You know when you see a film and you can’t stop thinking about it? Danish director Susanne Bier’s latest offering is just that. Serena stood out to me before I had seen it, as Bier is one of my favourite international directors, having loved her 2002 Danish drama Open Hearts. Serena seemed an interesting project for Bier to take up, after original director Darren Aronofsky left the production.
I have been surprised at the negative reaction towards Serena which I have encountered, with the editing receiving particularly sustained criticism. Bier is a well known adherent of the Dogma 95 manifesto, especially in her early films. Created by Danish directors Lars von Trier and Thomas Vinterberg, this avant-garde style of filmmaking focuses on realism, using hand-held cameras, natural lighting and no supplementary special effects in post-production.
Although Serena isn’t strictly a Dogma 95 film, it has certain elements of this style in use, notably in the occasional use of a hand held cameras. This is where the apparent editing issues arise, as certain scenes jump around quickly or are very brief. However, rather than hindering the film, this allows it to flow at ease without affecting the storytelling.
Serena tells the story of a small community in 1930s North Carolina, where George Pemberton runs a timber company. After George marries Serena Shaw, she immediately displays how business minded she is. Not just coming to North Carolina to be a housewife, Serena’s control over the business begins to affect the relationship with their workers, as well as her relationship with her husband. At the same time, George is facing a dilemma from a relationship prior to his marriage, which threatens to unravel George and Serena’s seemingly perfect life.
Based on the book of the same name by Ron Rash, Serena stars Bradley Cooper as George Pemberton, and Jennifer Lawrence as his confident wife Serena, the movie’s femme fatale. Having previously appeared alongside in Silver Linings Playbook and American Hustle, playing lovers in the former, the chemistry between the two leads is immediately apparent, and as the characters are married within the first 10 minutes of the film, very helpfully expeditious.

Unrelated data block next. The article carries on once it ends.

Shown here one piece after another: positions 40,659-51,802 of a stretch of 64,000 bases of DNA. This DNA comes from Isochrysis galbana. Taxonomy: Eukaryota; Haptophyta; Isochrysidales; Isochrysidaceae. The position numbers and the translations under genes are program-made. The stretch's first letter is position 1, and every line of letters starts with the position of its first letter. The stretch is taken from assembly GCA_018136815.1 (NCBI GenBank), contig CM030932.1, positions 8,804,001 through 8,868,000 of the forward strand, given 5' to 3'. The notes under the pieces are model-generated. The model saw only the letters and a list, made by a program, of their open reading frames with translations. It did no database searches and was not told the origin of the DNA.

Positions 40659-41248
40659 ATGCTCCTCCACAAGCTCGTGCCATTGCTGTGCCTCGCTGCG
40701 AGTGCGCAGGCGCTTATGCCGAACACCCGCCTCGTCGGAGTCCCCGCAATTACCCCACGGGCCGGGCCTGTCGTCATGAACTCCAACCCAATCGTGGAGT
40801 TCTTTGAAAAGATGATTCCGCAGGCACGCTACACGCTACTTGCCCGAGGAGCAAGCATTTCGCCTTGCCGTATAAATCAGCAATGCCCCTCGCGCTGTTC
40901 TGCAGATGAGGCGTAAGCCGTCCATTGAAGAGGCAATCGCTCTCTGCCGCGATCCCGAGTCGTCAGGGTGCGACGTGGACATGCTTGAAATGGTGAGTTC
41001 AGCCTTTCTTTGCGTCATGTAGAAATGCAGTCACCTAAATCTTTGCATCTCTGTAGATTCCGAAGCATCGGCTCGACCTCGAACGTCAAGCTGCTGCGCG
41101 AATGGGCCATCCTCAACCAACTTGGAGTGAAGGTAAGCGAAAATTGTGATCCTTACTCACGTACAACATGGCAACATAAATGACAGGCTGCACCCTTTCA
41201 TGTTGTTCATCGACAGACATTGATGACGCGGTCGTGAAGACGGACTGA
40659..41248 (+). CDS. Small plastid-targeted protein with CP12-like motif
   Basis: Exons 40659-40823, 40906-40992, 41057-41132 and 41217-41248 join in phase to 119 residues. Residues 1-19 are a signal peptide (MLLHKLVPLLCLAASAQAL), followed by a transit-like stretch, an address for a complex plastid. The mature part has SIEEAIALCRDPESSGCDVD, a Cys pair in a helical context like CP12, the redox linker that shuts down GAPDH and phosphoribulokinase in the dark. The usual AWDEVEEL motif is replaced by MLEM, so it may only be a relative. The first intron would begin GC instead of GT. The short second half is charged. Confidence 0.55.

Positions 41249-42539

The script has many layers to it, allowing the drama to build throughout the film, so you are never sure of anyone’s real motives or what is going to happen next. After the headstrong Serena arrives as George’s wife, and is told to be treated as his equal, everything begins to fall apart. The characters are passionate and intense, which is topped off by the excellent Cooper and Lawrence. This keeps up a level of tension throughout the film, leaving the viewer guessing on how the relationship with unfold.
Visually, Serena is similar in style to Anthony Minghella’s Cold Mountain. In the same way that you don’t know how the story will progress or what actions a character will take, this has the same effect. With the focus mostly on Serena, how she acts with her husband, with their workers, and her behaviour upon learning her husband’s secret is presented in a melodramatic fashion; a passionate woman whose bitterness threatens to unravel everything.
The impressive supporting cast is comprised mostly of British and Danish actors, including David Dencik, Rhys Ifans, Toby Jones, Sean Harris and Ana Ularu, who all manage to touch the relationship between George and Serena, either for bad or good. Bier, in her own words, has an excellent ‘bullshit detector’, claiming that she can see when an actor isn’t being genuine in front of the camera. This ruthless approach keeps the already great cast on top form, adding to the realism that the film already evokes and showcasing the talent on offer.
Although having two American leads, the majority of the supporting cast are Danish or English, as are the majority of the crew. This gives the film a great European feel to it, away from the glamorisation and formality of Hollywood. There is more realism amongst the actions, with a gritty narrative and dialogue that almost seems improvised at times, aided by the faint traces of the Dogma 95 style of filming. Cooper and Lawrence fit into this realm at great ease. They are American actors in a European film, not the other way around.
Filmed in the Czech Republic, the settings are beautiful. Morten Søborg, the cinematographer, should be praised for his work in making the land on which the timber empire is built upon look visually stunning, whilst the characters surrounded by it are emotionally crumbling.
The attraction of Lawrence and Cooper in another film together will certainly draw an audience to Serena, which is not a deterrent, as Lawrence especially has a stand out performance in perhaps one of her most fierce, adult roles to date. Serena works on many levels, as all aspects of the production seemingly click together, and overall has intensity only found in the most intriguing of stories.
Serena will be released on DVD on 23rd February 2015.